When I hear stories like this, I think of Jon Acuff, professional blogger, speaker, and author. (I mentioned him a previous comment). Acuff spoofed the comedy Stuff White People Like and changed it to Stuff Christians Like ( His blog took off and he is now one of the world's leading bloggers--accompanied with a book deal and speaking gigs.

    There's something sacred about the words that come out of our parent's mouths--the life lessons they impart. I think Sh*t My Dad Says is a perfect example of how social media allows people to capture the seemingly smaller things of life and make them the focal point of best selling books.

    Isn't that what writers try to do all the time anyway? Capture something about life that people find relevant, entertaining, and irresistible?

  2. Trust you, Raymond, to find a character to write about. It takes one to find one, huh?!

    I love this guy! I'd never heard of Sam Halpern, but I went to the Twitter site and read some of his sayings. What a hoot! As you mentioned in your blog, his language is quite raw, but he’s funny. What I especially like about him is that, although he doesn’t dole out the compliments, he’s not necessarily negative either. He’s a realist. He also doesn’t seem to have much of a filter between his brain and his mouth.

    For some strange reason, this made me think of the book Marley and Me. Not because they have similar topics (because they don’t), but, had blogging been around, I imagine John Grogran would’ve written about Marley’s misadventures and gained a huge following. These examples make me want to look around my own life and see if there’s anything that entertaining I could write about! I sure don’t have a Sam Halpern or (thank goodness) a Marley in my life!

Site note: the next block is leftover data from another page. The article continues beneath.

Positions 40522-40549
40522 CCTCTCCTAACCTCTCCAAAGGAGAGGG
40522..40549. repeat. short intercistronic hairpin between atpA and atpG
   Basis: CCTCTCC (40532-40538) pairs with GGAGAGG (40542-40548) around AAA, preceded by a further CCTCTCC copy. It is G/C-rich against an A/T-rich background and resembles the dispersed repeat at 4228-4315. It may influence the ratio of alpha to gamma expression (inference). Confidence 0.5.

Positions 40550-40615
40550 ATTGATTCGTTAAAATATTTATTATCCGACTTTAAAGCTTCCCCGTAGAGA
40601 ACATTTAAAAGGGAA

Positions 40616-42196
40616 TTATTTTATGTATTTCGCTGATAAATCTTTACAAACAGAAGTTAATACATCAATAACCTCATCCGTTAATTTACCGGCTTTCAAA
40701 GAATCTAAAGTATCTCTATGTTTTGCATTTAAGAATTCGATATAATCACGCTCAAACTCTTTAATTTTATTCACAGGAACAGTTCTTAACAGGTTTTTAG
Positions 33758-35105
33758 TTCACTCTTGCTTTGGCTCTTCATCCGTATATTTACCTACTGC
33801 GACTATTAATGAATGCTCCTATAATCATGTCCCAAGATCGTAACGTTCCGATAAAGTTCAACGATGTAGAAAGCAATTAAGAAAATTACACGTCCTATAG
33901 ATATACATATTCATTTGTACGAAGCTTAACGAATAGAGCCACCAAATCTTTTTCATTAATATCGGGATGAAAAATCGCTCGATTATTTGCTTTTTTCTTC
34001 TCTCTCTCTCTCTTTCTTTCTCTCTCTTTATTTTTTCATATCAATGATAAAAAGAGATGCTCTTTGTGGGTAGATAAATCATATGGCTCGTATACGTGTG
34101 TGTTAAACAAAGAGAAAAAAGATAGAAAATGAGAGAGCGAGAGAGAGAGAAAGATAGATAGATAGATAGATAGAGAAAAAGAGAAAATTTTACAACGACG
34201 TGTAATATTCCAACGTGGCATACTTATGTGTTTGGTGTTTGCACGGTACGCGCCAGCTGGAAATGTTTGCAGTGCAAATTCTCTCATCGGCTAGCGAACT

The idea that this could happen to anyone blogging, though, is exciting. It’s sort of like winning the lottery – heavens knows, the chances of writing a blog that gets turned into a book and tv show are probably similar! However, blogging does give writers an opportunity to put their work out there and see what people think. Blossom talks about this in Content Nation – the chance to get our writing out there without a third party like a publisher or an agent involved.

    As a writer, what I find difficult about blogging is that it’s not fiction. I can make up a more exciting life, but writing about my own life would be terribly dull. I’m also not an expert at anything so can’t write about that. Are there any blogs out there that are fiction? Does anyone know? How fun would it be to write a blog in the spirit of the serial magazine stories of the 1800’s? I wonder….

  3. I agree, Dina, that this approach would not work for everyone. I would have nothing funny to say at all, which is why I stay away from Twitter. I am only slightly funny at best, nerdy funny at worse. So, I think that this idea was brilliant but is not something everyone can emulate. It is the same theory that I was discussing with my friend this week. She is in her first job and is very discouraged because she hates it. She feels very disillusioned that she was "sold" a college education as a "key" to the world. However, I assured her that every experience presents an opportunity. Sometimes, you just have to be patient and wait for the the right thing at the right time. This project seems like just that; it was timely and probably thrives because during this economy, everyone needs a pick-me-up. I think that it is great, just not a project that I can capitalize.